We haven’t seen all the features of Apple’s new iPhone, but even without seeing them we’re  impressed by the price. Apparently, a thousand dollars isn’t what it used to be. But what is? Apple has always had high prices but this may be getting ridiculous. So we bought an elderly friend a smartphone for $17. That would be a cost ratio of about sixty to one.

She impressed a fellow resident at her retirement home by whipping out her new phone to call an Uber cab. When she said it was a cheap phone, he figured she meant around  $200, a bargain these days. But the “Alcatel One Touch” cost us $17 from Walmart, and her monthly service cost is just $7 from TracFone. There’s just one problem:  It has very little storage space; add two or three apps and it’s full.

You see these phones in drugstores and supermarkets. There are racks of them. Prices range from the $17 we paid online from Walmart to around $35 at an actual drugstore. There’s nothing fixed about this; there are always sales and prices jump around. For the sake of having a reference point, we figure around $20 will do it.

Memory is insufficient. The iPhone will knock these cheap phones flat. What’s a mother to do? Well you can add a memory card and kick it up nicely.  We bought her a 32 gigabyte memory card from SanDisk, the people who invented them, and that set us back another $12.

So then, for $29 we were up to the level of many smartphones out there. But  there was a problem: It was easy to jump up the memory on this cheap smartphone, you can watch it done on videos on YouTube, but many of them are wrong. Some of these tell you how to “root” your phone, which can turn it into a “brick,” they warn, and expose you to hackers. Ignore all that. No need to root it these days. Just take off the back, remove  the battery, and  insert the card into the only slot available. The phone will immediately recognize the extra memory.  Boom, done.

With all this memory, she could get back her Scrabble game, her driving navigation,  and add all kinds of other apps as well. But loading the apps was kind of slow. Well, while you’re waiting, use the time to count up your thousand dollar savings.

If we had thought about the speed problem in advance, we would have bought SanDisk’s fastest card for $19. But we didn’t think of it. The “SanDisk Ultra” card, for around $12, claims speeds up to 80 gigabits per second. That’s extremely fast, but its average speed according to is only 25 megabits per second. The SanDisk “Extreme” (around $19 on Amazon for the 32 gigabyte version but selling for about $70 elsewhere) is far better; its real average speed is around 90 gigabits.

Though we didn’t get the fastest, the SanDisk Ultra worked fine in our friend’s phone. She was able to add Uber’s rival “Lyft,” for cab service, and many games. Be sure to look up the storage capacity of your phone before buying one. The Alcatel One Touch can only handle 32 gigabytes of storage space, but that’s more than enough for practically anyone.

Finally, there is a distinct difference in the quality of the Alcatel One Touch phone’s camera. The expensive phones take sharper pictures. They also have larger screens, higher-resolution video and a lot of other features you may or may not need. Our elderly friend (98 years-old) thought she had to buy an iPhone just for her favorite apps. Not so.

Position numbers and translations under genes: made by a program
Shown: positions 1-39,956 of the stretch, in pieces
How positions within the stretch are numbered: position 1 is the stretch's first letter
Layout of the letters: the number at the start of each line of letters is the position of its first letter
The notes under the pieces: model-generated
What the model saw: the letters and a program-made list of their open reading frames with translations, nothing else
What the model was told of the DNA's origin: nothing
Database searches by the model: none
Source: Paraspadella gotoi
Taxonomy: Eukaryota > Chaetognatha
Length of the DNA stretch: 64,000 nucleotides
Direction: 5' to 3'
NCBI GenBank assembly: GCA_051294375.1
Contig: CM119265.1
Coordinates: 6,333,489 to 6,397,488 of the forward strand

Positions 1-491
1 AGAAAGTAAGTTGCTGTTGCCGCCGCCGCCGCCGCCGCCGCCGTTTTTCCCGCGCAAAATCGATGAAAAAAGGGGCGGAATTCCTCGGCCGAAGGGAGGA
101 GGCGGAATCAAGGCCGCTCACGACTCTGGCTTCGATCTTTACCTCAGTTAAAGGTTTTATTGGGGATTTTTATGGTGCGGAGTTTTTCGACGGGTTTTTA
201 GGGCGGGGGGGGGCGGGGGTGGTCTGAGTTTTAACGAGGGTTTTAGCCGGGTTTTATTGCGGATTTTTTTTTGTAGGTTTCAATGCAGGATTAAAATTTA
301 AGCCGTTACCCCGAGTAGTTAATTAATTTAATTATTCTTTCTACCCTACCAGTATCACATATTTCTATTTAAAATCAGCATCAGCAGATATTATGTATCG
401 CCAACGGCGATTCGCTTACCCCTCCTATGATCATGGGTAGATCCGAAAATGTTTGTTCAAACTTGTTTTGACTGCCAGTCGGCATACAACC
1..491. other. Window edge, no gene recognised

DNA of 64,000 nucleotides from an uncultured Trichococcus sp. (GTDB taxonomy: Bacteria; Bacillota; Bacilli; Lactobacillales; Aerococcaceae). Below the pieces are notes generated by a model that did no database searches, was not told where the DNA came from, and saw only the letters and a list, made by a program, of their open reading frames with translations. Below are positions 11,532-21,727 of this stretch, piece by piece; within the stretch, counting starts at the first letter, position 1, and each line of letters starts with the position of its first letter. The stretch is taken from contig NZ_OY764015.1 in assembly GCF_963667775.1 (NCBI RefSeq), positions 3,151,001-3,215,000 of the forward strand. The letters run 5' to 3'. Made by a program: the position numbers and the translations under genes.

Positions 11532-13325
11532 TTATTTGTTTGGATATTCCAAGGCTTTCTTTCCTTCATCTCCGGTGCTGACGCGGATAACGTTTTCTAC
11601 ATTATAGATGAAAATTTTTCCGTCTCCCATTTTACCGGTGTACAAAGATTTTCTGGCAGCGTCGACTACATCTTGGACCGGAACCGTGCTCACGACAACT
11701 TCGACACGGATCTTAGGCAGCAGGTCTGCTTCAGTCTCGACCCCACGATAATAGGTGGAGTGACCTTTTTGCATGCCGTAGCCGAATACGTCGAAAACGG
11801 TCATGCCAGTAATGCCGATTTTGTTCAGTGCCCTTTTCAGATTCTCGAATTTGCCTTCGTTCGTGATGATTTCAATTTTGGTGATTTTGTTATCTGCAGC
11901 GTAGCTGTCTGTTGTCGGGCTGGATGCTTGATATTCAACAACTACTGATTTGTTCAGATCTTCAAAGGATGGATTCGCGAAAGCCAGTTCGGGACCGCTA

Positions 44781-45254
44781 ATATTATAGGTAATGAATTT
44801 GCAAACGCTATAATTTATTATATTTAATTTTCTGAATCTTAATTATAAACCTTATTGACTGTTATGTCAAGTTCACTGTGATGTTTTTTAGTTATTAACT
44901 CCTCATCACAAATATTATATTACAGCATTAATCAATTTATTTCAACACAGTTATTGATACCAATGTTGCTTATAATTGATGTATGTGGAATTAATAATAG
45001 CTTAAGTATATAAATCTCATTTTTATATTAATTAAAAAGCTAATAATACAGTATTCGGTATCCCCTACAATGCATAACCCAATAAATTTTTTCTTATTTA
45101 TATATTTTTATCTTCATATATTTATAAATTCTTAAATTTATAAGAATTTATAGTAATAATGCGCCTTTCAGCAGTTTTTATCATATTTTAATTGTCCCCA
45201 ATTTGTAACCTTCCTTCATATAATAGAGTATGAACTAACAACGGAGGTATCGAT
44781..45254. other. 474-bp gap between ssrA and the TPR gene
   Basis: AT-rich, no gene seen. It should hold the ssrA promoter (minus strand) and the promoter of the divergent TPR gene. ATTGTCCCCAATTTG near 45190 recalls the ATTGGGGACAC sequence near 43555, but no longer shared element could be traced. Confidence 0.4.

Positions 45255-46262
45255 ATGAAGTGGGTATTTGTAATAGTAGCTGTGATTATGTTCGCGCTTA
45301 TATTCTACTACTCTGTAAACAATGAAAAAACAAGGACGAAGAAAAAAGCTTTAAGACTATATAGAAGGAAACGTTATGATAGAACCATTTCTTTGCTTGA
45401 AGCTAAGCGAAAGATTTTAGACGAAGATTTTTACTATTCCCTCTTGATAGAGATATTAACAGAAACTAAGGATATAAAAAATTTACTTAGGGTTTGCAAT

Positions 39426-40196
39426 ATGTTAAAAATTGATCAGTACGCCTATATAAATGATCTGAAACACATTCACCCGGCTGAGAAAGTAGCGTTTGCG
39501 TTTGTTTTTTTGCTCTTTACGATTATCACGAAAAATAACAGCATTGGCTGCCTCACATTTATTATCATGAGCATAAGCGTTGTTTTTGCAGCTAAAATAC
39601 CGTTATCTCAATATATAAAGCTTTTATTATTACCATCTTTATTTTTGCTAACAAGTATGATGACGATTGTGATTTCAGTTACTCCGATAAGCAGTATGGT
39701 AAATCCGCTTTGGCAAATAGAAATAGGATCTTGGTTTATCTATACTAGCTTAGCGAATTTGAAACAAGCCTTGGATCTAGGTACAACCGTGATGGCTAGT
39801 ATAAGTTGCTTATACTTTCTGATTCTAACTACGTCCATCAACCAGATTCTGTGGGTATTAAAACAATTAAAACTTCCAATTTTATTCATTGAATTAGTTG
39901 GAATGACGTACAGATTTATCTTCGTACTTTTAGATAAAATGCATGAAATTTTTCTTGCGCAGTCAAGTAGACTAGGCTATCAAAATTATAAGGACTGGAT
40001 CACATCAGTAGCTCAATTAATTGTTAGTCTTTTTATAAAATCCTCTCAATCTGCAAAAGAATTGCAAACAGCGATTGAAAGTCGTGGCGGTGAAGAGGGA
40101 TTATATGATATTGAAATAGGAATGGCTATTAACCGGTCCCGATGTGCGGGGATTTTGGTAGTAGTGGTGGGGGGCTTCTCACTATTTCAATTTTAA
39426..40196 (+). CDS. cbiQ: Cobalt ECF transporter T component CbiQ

A Treasure Trove of Freebies

Search on the phrase “Chrome Web Store” to find games, word processors, productivity tools and more – all free for use with the Google Chrome web browser. Bob found one of his favorite programs there, called “Writer.” It gives you a black screen and green text, like the old days of using DOS and remote terminals; very easy on the eyes. The editing commands are the same as in Microsoft Word.

When you find an app (short for “application”) you like, launch it, and make it easy to find again by clicking the three dots in the upper right of your Chrome web browser. Choose “more tools” and then “save to desktop.” You’ll have an icon for the program right where you can find it easily. If you’re using a Chromebook, all apps are available from the start menu.

Restaurant Bill Blues

Once a month, Joy has lunch with five other ladies. Splitting up the bill seems to be beyond them and there’s always claims and counter claims. Just to get it over with, Joy ends up paying more than her fair share.

An alternative solution: there’s a free app for Android and iPhone called “Tip N Split.” Put in the number of people, the total, and the tip you want (15 percent, 20 percent, etc.). It tells you what each person owes — with one problem.

The problem, as you well know, is that people order different stuff. (We’ll never forget the time we dined with a couple who ordered over $100 worth of wine, appetizers and other courses and then split the bill down the middle, though Bob  ordered only soup.) To get around this, use the app to lump two or three together if their bills are similar. Handle the Big Spenders separately. In fact, you can handle them all separately. Go around the table and announce each person’s share of the bill after keying in the total amount they ordered, including their share of the tax and whatever tip they want to give. Since it’s done by a computer program, that shuts everybody up. Anyone who objects is thrown out of the group.





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